New Zealand was asked to buy the Princess Ashika, several months before the Tongan ferry sank on 5 August, killing 74 people.
Documents obtained by Radio New Zealand under the Official Information Act show Tonga wanted New Zealand aid money to buy the ship as a stopgap while it waited the delivery of a new vessel.
The request was made in April this year. It stated that the Princess Ashika was seaworthy, having been surveyed in a dry dock in December 2008.
Tonga wanted the Princess Ashika to serve the outer islands, because it was concerned about the safety of an existing ship and a replacement was not due until 2011.
The documents reveal the Ministry of Foreign Affairs & Trade initially considered the purchase a good aid project.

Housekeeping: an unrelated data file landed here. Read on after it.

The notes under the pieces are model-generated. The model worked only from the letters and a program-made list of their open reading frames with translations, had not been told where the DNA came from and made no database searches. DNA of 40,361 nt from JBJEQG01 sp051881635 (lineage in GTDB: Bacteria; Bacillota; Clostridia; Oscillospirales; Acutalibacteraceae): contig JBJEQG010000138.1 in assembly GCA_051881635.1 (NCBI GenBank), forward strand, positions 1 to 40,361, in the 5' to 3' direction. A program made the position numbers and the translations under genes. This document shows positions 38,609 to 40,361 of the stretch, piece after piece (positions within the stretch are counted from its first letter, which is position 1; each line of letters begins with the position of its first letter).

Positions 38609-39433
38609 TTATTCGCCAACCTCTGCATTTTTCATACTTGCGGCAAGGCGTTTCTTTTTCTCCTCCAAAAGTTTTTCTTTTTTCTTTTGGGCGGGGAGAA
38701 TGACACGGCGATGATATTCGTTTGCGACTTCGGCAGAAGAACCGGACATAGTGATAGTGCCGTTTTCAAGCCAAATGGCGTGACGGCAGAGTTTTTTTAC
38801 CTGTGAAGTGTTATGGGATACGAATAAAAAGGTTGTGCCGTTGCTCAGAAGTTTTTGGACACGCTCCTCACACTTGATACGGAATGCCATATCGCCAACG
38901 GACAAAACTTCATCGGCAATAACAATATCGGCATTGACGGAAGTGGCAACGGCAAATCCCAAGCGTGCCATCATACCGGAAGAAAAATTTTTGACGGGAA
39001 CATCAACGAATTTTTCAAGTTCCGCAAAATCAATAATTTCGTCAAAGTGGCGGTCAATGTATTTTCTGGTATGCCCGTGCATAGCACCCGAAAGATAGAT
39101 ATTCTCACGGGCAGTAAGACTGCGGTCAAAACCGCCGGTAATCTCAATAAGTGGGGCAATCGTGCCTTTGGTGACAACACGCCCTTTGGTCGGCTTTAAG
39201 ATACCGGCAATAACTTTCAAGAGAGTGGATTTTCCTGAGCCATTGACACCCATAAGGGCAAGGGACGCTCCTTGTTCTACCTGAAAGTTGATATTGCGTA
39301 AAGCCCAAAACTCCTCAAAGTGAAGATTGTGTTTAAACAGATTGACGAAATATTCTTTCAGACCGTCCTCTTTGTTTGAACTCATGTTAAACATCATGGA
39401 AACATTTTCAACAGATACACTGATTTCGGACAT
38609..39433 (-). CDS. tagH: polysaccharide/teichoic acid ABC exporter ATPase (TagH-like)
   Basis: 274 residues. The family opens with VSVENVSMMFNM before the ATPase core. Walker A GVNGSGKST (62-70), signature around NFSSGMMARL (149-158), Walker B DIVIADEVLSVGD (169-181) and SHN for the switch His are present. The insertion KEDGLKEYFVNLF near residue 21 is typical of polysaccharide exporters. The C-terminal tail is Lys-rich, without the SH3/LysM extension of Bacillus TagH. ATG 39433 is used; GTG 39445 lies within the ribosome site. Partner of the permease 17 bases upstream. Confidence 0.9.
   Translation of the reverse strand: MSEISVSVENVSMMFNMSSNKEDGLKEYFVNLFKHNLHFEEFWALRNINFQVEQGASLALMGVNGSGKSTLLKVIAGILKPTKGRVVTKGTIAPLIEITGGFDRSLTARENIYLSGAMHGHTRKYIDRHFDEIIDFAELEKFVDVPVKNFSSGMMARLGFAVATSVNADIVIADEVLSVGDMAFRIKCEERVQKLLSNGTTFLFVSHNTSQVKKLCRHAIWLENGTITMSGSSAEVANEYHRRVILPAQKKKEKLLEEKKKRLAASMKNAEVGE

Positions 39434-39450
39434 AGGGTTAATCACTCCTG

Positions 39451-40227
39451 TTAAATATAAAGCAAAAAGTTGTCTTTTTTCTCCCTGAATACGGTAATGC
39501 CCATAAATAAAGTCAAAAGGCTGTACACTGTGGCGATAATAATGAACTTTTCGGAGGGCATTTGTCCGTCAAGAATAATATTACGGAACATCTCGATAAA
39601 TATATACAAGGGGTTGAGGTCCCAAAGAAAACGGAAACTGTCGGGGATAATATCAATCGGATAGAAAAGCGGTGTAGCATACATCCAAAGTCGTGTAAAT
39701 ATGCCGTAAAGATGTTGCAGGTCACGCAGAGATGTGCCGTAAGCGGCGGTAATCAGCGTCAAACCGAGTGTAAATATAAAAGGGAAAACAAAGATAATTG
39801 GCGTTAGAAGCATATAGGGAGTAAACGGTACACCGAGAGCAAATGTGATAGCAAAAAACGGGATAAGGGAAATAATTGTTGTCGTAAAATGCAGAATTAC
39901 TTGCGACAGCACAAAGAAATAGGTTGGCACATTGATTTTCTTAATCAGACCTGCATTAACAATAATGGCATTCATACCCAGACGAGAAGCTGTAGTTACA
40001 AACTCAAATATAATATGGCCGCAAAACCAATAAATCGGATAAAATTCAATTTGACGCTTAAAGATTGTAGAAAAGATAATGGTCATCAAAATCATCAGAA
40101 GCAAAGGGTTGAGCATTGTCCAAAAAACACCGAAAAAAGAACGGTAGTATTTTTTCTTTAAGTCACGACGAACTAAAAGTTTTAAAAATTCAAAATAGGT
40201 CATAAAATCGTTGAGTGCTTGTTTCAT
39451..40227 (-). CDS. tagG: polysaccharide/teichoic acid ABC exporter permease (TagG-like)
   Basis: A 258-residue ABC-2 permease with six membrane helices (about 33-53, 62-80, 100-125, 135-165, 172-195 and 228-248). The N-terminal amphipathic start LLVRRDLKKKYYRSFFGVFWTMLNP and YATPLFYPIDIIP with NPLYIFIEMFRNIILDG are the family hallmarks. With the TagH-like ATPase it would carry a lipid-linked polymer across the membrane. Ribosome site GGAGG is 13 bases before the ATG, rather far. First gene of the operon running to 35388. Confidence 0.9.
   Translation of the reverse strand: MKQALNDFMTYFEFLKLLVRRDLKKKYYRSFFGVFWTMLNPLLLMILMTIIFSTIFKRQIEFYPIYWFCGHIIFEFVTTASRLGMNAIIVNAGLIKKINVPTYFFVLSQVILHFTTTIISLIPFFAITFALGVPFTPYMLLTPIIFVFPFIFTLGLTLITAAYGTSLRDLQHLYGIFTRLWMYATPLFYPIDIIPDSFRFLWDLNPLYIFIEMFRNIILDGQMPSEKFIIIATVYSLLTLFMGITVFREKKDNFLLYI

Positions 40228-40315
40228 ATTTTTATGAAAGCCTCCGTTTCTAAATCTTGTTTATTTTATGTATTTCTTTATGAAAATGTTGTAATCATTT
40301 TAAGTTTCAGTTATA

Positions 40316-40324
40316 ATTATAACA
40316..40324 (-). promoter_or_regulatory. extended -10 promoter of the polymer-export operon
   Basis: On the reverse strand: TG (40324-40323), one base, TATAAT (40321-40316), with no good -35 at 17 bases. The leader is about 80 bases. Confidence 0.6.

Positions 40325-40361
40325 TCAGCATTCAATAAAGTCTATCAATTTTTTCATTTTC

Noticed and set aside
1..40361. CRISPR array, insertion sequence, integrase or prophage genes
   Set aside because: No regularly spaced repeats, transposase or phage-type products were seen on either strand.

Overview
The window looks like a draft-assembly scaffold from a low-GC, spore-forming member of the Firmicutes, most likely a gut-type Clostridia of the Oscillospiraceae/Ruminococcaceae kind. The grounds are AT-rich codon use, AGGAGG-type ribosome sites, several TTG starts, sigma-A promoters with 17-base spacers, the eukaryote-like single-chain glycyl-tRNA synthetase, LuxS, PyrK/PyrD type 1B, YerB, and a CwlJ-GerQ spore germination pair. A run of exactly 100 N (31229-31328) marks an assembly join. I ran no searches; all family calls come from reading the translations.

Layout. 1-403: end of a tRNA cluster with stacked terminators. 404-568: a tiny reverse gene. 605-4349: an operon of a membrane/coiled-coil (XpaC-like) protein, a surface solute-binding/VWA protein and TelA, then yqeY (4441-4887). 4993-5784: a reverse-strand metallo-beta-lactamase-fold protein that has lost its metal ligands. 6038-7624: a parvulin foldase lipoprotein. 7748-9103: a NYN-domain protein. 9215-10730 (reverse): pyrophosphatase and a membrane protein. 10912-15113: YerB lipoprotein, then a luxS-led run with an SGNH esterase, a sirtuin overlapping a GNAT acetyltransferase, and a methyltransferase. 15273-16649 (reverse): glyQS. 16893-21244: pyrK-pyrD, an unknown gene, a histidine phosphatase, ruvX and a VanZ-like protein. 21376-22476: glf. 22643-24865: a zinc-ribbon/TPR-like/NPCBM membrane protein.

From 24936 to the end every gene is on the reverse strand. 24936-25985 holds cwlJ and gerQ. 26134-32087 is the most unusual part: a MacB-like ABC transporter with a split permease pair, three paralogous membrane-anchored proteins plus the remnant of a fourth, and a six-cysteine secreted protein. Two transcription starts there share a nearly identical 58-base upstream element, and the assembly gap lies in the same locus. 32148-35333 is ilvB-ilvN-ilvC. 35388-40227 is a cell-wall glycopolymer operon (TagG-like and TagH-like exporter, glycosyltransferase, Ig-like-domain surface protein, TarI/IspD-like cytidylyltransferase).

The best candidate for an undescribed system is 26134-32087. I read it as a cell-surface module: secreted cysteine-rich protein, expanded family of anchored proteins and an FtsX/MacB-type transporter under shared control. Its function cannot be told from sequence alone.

However, officials later expressed concern about funding a 37-year-old vessel for just two years of service.
The documents also state the ministry felt that Tonga could afford to pay for the ship itself.
A Royal Commission of Inquiry into the sinking of the Princess Ashika continues in Tonga.
A quarter of Tongan fleet unseaworthy - Vi
Nuku'alofa's Port Authority manager says Tonga could face another marine disaster because a quarter of its shipping fleet is unseaworthy.
Commander Lupeti Vi told the commission his concerns about ship safety had been ignored by the Ministry of Transport many times.
Mr Vi says in his 10 years as Port Authority manager, the standards of vessel safety in Tonga have deteriorated.
He told the commission there should be thorough inspections and sign-offs by the owners and agencies such as the Port Authority, while crews should be fully qualified.
He says if there is no regulation to make sure these three actions work together, there will be another disaster.